Rosen v. Chowaiki & Co. Fine Art Ltd. (In re Chowaiki & Co. Fine Art Ltd.)

Decision Date16 November 2018
Docket NumberAdv. Pro. No. 17-01242 (MKV),Case No. 17-13228 (MKV)
Citation593 B.R. 699
Parties IN RE: CHOWAIKI & CO. FINE ART LTD., Debtor. Shay Rosen, Plaintiff, v. Chowaiki & Co. Fine Art Ltd., Defendant.
CourtU.S. Bankruptcy Court — Southern District of New York

LAW OFFICE OF MATTHEW C. HEERDE, Attorneys for Shay Rosen, 222 Broadway, 19th Floor, New York, New York 10038, By: Matthew C. Heerde, Arthur Palmieri

TOGUT, SEGAL & SEGAL LLP, Counsel to the Chapter 7 Trustee, Albert Togut, One Penn Plaza, Suite 3335, New York, New York 10119, By: Neil Berger, Minta Nester

MEMORANDUM OPINION AND ORDER GRANTING MOTION TO DISMISS

MARY KAY VYSKOCIL, UNITED STATES BANKRUPTCY JUDGE

Shay Rosen ("Rosen" or "Plaintiff") commenced this action (the "Adversary Proceeding") seeking a declaratory judgment that Chowaiki & Co. Fine Art Ltd. (the "Gallery" or "Debtor"), acting through one of its principals, Ezra Chowaiki ("Chowaiki"), fraudulently induced Rosen to transfer $230,000 (the "Wired Funds") to the Gallery's bank account pre-petition. See First Amended Adversary Complaint For Declaratory Judgment; Imposition of Constructive Trust; And Turnover of Funds (the "Amended Complaint" or "Am. Compl.") [ECF No. 5], ¶¶ 37-43 (Count One). Rosen also seeks a declaration that the Wired Funds are not property of the Gallery's bankruptcy estate within the meaning of section 541(d) of the Bankruptcy Code, (Am. Compl. ¶¶ 44-48) (Count Two), and the imposition of a constructive trust for the benefit of Rosen and turnover of the Wired Funds. (Am. Compl. ¶¶ 49-53) (Count Three).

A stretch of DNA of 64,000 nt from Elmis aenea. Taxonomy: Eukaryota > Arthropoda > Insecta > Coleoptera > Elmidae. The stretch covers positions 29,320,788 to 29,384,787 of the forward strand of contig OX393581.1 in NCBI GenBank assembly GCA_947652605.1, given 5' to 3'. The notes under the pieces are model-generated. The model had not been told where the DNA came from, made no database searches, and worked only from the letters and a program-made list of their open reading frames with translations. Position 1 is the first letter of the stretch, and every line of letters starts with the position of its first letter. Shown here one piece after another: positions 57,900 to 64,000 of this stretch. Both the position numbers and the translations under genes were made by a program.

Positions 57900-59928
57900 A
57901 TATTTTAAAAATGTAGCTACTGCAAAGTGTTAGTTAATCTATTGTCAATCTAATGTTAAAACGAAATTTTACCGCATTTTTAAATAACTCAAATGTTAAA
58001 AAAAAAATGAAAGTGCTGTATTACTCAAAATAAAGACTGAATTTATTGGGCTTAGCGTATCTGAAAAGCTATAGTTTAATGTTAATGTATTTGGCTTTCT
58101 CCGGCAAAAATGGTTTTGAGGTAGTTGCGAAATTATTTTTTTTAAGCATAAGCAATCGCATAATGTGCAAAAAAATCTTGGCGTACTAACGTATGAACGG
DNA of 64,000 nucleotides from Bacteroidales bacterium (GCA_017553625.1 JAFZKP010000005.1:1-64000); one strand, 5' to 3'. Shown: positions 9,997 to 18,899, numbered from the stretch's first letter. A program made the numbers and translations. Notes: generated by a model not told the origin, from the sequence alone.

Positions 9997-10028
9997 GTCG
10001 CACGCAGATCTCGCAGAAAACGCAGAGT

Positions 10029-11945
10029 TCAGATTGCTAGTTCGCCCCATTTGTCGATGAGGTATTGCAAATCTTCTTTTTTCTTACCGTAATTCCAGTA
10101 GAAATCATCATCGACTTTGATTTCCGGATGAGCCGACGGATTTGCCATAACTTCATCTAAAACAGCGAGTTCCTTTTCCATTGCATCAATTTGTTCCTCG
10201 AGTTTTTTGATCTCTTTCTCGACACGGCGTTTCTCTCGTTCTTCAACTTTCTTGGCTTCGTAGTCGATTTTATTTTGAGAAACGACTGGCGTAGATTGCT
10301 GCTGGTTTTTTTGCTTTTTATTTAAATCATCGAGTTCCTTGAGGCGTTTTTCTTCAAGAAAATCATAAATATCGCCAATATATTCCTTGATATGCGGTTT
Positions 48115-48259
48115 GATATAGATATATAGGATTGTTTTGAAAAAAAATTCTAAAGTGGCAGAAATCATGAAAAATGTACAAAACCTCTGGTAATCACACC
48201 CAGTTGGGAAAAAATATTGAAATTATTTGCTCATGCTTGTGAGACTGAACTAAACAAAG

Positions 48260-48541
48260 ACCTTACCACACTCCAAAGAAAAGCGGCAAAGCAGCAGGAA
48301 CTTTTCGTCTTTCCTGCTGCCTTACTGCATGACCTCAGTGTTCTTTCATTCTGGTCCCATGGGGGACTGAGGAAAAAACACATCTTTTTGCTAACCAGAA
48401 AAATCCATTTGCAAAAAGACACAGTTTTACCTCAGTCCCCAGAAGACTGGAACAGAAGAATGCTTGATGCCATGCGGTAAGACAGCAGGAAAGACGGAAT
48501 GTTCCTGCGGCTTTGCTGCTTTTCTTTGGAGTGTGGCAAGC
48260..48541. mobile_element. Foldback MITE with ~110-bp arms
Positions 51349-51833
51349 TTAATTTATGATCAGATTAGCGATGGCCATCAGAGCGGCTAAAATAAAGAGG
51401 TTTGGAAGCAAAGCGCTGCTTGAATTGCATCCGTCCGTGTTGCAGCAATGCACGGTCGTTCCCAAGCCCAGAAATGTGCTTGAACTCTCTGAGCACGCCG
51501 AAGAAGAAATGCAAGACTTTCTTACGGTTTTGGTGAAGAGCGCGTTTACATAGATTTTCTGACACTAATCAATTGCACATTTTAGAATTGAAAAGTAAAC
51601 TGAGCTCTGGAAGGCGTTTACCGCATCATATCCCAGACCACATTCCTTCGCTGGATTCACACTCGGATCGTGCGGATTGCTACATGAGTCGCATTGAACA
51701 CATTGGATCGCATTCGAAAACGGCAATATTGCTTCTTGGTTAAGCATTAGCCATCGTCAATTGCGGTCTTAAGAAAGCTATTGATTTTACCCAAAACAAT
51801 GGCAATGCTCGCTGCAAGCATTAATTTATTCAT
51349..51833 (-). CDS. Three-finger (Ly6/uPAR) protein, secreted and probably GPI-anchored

Albert Togut, not individually but solely in his capacity as Chapter 7 trustee (the "Trustee") of the Gallery, moved to dismiss this adversary proceeding pursuant Rules 9(b) and 12(b)(6) of the Federal Rules of Civil Procedure.1 See Motion to Dismiss the First Amended Complaint for Declaratory Judgment; Imposition of Constructive Trust and Turnover of Funds (the "Motion to Dismiss") [ECF No. 6]. Rosen filed a Memorandum of Law in Opposition to the Motion to Dismiss (the "Opp. Memo") [ECF No. 14], to which the Trustee filed a Reply in response [ECF No. 15]. The Court heard oral argument on the Motion to Dismiss (the "First Hearing" or "First Hr'g") and, at the close of the Hearing, requested supplemental briefing on whether Rosen had standing to initiate this adversary proceeding. Thereafter, the Court held another hearing on the Motion to Dismiss (the "Second Hearing" or "Second Hr'g").

Having considered all arguments raised by the parties, for the reasons set forth below, the Motion to Dismiss is GRANTED under Rule 12(b)(6) on the ground that Rosen has failed to state a claim upon which relief can be granted.

JURISDICTION AND VENUE

The Court has jurisdiction over this adversary proceeding pursuant to 28 U.S.C. §§ 1334 and 157(a) and the Amended Standing Order of Referral of Cases to Bankruptcy Judges of the United States District Court for the Southern District of New York (M-431), dated January 31, 2012 (Preska, C.J.). This is a core proceeding pursuant to 28 U.S.C. § 157(b)(2)(a). Venue is proper pursuant to 28 U.S.C. § 1409. Both the Trustee and Rosen have consented to the entry of a final order or judgment by this Court. See Statement of Consent to Final Orders or Judgment [ECF No. 27]; Trustee's Standing Memo at 15 n.6; First Hr'g Tr. 20:1-23 [ECF No. 21].